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App to calculate events' impact

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Deborah Malenfant

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By Jon Hawley
Staff Writer

Monday, February 18, 2019

When big community events happen in Pasquotank County, how do you figure out their economic impact?

Turns out there’s an app for that, say Elizabeth City and Pasquotank officials.

It’s called an Event Impact Calculator, and City Council recently agreed the city should spend $1,533 toward the one-year cost of using the software offered by Destinations International.

The calculator uses national, state and local data to model and estimate the economic impact of community events, such as by estimating spending on goods and services like food and lodging, plus the tax revenues that come with such spending.

Deborah Malenfant and Corinna Ferguson, executive directors of Elizabeth City Downtown Inc. and the Elizabeth City Area Convention and Visitors Bureau, respectively, recommended the software to city councilors at their recent finance committee meeting.

Malenfant said council often wants to know the economic impact of events, such as the NC Potato Festival, and if the city’s getting a good return on taxpayer money invested in those events. Local officials now rely on partial, “anecdotal” information to estimate events’ impact, she said.

Malenfant said that, after staff discussions, including with City Manager Rich Olson and County Manager Sparty Hammett, she and Ferguson recommended Destinations International’s economic impact calculator over competing software.

Malenfant called Destinations International’s calculator the “industry standard” for determining economic impact. She also proposed the city and county each contribute one third of the software’s $4,600 cost, with the CVB paying the remaining third.

According to Malenfant, the software can model specific events, such as different kinds and sizes of athletic tournaments, to better determine the formats that would generate the most visitor spending.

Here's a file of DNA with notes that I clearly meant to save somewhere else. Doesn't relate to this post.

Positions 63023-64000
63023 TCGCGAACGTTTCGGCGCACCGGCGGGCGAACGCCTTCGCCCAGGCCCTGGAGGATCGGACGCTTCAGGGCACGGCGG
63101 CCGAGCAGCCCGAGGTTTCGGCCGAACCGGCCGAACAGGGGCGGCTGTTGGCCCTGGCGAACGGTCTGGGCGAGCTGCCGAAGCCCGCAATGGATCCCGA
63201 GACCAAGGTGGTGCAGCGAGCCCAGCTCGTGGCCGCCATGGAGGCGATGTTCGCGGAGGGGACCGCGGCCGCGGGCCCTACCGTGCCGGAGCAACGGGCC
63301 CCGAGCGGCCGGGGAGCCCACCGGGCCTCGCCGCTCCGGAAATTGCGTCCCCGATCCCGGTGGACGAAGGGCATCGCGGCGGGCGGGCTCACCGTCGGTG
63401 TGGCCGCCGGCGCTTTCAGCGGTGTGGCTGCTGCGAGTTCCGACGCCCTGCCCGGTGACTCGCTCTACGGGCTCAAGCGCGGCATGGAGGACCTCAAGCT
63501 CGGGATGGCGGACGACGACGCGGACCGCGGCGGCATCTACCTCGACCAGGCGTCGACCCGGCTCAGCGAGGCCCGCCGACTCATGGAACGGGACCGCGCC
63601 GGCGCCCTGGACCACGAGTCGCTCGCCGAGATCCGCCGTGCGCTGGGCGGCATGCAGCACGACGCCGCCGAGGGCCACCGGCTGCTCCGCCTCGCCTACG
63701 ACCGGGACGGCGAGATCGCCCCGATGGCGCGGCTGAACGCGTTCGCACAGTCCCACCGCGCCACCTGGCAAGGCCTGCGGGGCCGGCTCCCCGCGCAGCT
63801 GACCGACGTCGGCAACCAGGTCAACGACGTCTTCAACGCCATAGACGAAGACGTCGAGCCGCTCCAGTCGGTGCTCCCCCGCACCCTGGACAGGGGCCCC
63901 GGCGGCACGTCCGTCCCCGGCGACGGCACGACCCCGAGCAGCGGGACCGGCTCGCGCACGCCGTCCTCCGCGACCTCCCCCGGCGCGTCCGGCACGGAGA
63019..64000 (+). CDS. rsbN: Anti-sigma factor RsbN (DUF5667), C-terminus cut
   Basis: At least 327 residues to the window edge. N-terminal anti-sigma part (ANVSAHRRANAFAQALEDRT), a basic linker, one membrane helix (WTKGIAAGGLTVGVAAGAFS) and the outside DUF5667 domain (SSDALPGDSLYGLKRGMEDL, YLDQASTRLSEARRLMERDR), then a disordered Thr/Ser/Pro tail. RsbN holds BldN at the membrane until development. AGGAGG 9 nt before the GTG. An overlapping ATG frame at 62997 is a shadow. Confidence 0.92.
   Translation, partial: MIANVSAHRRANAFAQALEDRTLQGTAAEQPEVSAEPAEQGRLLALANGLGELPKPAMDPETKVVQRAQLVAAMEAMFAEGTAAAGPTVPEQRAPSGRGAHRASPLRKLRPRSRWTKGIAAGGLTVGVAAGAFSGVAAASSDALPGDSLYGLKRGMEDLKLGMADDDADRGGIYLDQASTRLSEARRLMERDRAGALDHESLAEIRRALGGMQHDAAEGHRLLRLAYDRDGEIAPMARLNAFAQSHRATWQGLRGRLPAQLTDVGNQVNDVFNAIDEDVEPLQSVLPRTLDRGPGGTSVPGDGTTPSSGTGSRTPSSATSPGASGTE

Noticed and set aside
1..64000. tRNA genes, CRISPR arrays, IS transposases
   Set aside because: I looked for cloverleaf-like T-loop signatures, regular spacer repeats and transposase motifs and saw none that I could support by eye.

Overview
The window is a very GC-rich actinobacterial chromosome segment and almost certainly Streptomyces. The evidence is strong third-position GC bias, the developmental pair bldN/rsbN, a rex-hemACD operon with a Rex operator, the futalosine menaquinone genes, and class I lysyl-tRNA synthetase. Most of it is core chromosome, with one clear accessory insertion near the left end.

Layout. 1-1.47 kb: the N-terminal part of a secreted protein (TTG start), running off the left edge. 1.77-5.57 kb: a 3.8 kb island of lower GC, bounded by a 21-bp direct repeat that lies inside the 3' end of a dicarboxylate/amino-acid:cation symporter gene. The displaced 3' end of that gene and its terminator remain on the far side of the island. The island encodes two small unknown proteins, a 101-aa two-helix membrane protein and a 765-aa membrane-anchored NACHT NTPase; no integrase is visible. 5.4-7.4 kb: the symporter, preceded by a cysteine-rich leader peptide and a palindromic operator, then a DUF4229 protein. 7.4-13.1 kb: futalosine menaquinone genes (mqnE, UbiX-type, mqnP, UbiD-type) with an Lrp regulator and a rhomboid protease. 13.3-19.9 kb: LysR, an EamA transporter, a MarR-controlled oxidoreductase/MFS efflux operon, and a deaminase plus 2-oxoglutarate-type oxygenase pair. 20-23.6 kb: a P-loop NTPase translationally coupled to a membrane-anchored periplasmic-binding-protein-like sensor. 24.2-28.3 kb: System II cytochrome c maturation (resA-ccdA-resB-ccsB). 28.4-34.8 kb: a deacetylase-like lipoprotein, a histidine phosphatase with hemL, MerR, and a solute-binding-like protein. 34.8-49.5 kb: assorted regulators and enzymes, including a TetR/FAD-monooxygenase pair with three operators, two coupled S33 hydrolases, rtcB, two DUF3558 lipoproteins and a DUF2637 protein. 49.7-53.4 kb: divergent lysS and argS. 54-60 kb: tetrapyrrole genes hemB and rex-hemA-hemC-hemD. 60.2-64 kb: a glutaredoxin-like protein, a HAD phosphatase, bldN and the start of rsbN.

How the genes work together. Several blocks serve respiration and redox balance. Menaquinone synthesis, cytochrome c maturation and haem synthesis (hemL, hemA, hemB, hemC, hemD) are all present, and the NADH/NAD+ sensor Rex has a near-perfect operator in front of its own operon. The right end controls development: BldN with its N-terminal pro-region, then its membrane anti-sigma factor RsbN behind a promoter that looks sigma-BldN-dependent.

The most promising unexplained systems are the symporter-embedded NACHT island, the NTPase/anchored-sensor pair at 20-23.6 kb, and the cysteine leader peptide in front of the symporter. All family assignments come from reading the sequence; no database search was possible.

Councilor Johnnie Walton questioned whether the city needed the software, and expressed concerns its findings could be used against events that are worth supporting even if their economic impact is minimal.

Malenfant said that was not the intent of the proposal. Some events are worth funding for their “community value,” not just economic value, she said.

Councilor Billy Caudle asked who would be allowed to use the software. Ferguson said the software would be used and accessed through the CVB, but it would be available for free to community partners, such as Elizabeth City State University, if it wanted to model its events’ economic impact.

Following the discussion, councilors approved the expense unanimously last week. The city’s share for the calculator software will be paid out of tourism funds. Pasquotank County commissioners will similarly consider funding the program through county tourism dollars on Monday, County Clerk Lynn Scott said.

In a followup interview, Ferguson reiterated her belief the software will provide more accurate, comprehensive economic estimates than local staff can provide. It pulls together federal and state data, plus tax information and local demographics, that would be time-consuming for staff to compile, she said. That data should allow for more accurate economic estimates even without field research at local events, she added.

Ferguson said the software model was developed by an economist years ago and is regularly updated and refined. If local officials find the software’s estimates to be inaccurate or questionable, they don’t have to renew the calculator’s license next year, she added.

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